John Van Dussen Reed.
John Van Dussen Reed, president of the Eureka Fire Hose Company, who died in Paris, France, on November 26 last, mentioned in FIRE AND WATER at the time, had not been well for some time, but he possessed such an indomitable energy that few even of his intimate associates knew that he was not in possession of rugged health. A friend now writes us the following additional information: Mr. Reed left New York on November 3 for the purpose of spending the holiday season with his family, who were residing in Paris, intending to return immediately after January 1, and devote his energies to the advancement of the interests of the company of which he was president. He suffered severely on the passage across, and immediately on his arrival in Paris took to his bed, from which he never arose. Funeral services were held at the American Chapel, Paris, and his remains will be brought to his native land for interment. Mr. Reed was born in New York. April 26, 1838. He was married to Miss M. L. Mitchell, a daughter of Samuel I.. Mitchell, for many years a prominent shipping merchant of New York. Mrs. Reed and three daughters survive to mourn the loss of a devoted husband and father.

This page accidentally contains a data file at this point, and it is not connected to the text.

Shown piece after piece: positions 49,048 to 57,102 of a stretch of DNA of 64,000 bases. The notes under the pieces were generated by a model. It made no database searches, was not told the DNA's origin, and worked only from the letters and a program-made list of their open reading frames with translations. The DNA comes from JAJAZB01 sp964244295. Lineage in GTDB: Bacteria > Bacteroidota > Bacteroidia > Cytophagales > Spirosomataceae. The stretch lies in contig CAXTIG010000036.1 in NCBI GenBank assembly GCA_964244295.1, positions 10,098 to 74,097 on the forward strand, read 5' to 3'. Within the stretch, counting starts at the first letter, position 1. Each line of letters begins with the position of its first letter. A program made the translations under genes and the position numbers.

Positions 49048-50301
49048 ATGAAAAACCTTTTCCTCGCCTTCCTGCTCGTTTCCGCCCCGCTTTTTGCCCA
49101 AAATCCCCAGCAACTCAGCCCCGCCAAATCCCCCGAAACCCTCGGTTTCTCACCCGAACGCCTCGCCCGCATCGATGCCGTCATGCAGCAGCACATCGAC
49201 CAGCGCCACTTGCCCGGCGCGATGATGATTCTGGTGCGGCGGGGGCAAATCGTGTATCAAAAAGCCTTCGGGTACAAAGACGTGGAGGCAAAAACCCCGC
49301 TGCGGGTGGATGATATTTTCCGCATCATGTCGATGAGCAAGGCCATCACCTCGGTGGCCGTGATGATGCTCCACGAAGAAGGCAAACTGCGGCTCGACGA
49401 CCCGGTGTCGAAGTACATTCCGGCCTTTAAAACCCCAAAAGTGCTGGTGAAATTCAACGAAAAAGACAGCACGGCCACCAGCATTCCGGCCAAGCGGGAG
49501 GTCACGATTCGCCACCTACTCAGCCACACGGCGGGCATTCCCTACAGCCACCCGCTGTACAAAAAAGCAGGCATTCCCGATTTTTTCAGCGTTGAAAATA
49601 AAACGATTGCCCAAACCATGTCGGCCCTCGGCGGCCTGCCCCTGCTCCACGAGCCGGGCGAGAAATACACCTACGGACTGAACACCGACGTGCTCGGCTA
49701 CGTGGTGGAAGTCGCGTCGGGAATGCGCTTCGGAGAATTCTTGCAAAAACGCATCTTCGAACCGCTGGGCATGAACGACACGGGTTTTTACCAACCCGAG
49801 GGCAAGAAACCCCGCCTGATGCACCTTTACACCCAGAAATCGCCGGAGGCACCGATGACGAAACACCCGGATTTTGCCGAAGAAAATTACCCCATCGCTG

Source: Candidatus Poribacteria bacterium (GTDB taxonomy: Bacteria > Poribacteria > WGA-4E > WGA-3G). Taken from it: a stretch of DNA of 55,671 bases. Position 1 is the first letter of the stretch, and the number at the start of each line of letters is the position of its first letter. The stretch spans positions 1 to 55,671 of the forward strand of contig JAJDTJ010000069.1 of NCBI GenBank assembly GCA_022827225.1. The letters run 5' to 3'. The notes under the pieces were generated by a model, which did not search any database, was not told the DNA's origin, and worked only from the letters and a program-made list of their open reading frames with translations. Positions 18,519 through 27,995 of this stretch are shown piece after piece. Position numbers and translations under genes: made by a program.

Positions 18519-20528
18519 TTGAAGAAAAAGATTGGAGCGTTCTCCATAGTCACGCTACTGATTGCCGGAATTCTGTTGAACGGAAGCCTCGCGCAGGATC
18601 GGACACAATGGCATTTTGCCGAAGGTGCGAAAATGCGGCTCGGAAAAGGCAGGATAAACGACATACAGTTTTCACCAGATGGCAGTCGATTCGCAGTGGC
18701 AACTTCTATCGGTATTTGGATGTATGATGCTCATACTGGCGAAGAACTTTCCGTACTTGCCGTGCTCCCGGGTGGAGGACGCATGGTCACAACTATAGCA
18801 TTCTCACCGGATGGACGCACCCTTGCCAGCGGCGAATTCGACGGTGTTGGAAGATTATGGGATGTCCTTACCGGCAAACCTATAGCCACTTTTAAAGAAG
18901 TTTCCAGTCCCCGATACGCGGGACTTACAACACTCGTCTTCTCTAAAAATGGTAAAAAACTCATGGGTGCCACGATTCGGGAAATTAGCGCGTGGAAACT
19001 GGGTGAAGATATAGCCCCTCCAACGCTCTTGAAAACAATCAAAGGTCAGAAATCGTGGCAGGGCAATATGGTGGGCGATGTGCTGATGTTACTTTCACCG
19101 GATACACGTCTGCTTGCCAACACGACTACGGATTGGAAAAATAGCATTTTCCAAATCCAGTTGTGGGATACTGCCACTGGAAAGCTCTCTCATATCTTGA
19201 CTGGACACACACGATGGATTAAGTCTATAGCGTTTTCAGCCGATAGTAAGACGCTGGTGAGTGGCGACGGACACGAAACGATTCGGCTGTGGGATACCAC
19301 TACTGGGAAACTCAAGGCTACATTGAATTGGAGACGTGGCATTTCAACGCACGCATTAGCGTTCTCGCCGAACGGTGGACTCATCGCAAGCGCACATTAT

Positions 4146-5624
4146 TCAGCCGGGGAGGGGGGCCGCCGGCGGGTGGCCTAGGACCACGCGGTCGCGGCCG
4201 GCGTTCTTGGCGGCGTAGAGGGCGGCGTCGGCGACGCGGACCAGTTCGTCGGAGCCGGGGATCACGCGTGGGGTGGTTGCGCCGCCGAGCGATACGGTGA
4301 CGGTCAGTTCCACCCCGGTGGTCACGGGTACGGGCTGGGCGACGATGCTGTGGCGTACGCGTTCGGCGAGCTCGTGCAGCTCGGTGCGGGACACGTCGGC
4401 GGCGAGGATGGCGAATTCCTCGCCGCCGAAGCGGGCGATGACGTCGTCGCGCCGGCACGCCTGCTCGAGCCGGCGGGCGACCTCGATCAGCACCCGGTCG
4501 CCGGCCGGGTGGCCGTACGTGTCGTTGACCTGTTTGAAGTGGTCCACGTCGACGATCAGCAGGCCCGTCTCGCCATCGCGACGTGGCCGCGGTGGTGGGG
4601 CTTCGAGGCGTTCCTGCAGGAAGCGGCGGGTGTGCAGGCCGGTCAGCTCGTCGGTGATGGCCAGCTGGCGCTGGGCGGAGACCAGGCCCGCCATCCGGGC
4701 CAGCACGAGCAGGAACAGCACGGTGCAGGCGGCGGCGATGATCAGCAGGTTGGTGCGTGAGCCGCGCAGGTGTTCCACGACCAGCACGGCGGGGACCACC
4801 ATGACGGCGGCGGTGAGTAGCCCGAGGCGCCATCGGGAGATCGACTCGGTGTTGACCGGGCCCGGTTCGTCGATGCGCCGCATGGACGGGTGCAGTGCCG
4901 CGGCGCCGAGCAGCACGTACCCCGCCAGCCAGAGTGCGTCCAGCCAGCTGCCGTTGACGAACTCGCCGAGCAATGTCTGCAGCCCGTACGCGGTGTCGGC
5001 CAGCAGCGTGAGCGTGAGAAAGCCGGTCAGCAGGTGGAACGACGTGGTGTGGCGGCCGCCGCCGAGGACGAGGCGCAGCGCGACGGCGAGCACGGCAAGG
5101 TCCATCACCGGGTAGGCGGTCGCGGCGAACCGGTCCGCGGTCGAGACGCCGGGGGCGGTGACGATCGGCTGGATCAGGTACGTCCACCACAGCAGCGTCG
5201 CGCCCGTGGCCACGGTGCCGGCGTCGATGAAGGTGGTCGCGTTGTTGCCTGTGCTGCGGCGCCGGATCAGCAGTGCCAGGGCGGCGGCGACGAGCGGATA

Mr. Reed first became interested in circular weaving machinery in 1869. His father, Almct Reed, had before that date retired from mercantile life with a competency, but possessing the same dislike of inactivity that characterised the son, he turned his attention to machinery, and finally, with P. 1., Slayton, produced a loom for weaving hats, Almet Reed and other gentlemen, who became associated with him, piovided considerable capital for the purpose of building and.operating these looms, but with the increase of facilities the management passed partially from Mr. Reed’s hands, and a too rapid expansion caused a failure of the enterprise. J. Van I> Reed, however, believing yet the looms still possessed merit, bought one of them, and took it to London for a] further trial. B. L. Stowe, now treasurer of the Eureka Fire Hose Company, became associated with Mr. Reed at this time and remained with him until Mr. Reed’s death. Improvements were made on the loom, and J. Van D. Reed contracted with ⅜ firm to build ten of them, it heing stipulated that the ten should be completed within eight months The firm, however, had a manager, who was either dishonest or incompetent, and although Mr. Reed, in his endeavors to procure looms, paid sums of money equal to the contract price of several looms, no loom was produced for nearly two and one-half years. In justice to the firm, it should be said that they removed (heir manager, replacing him with one who was as honorable and competent as the former one had been incompetent, but the delay had proven fatal to Mr. Reed’s plans, as the financial stringency of the early seventies rendered the launching of a new enterprise impracticable, if not impossible, and the contractos were not required to complete their contract.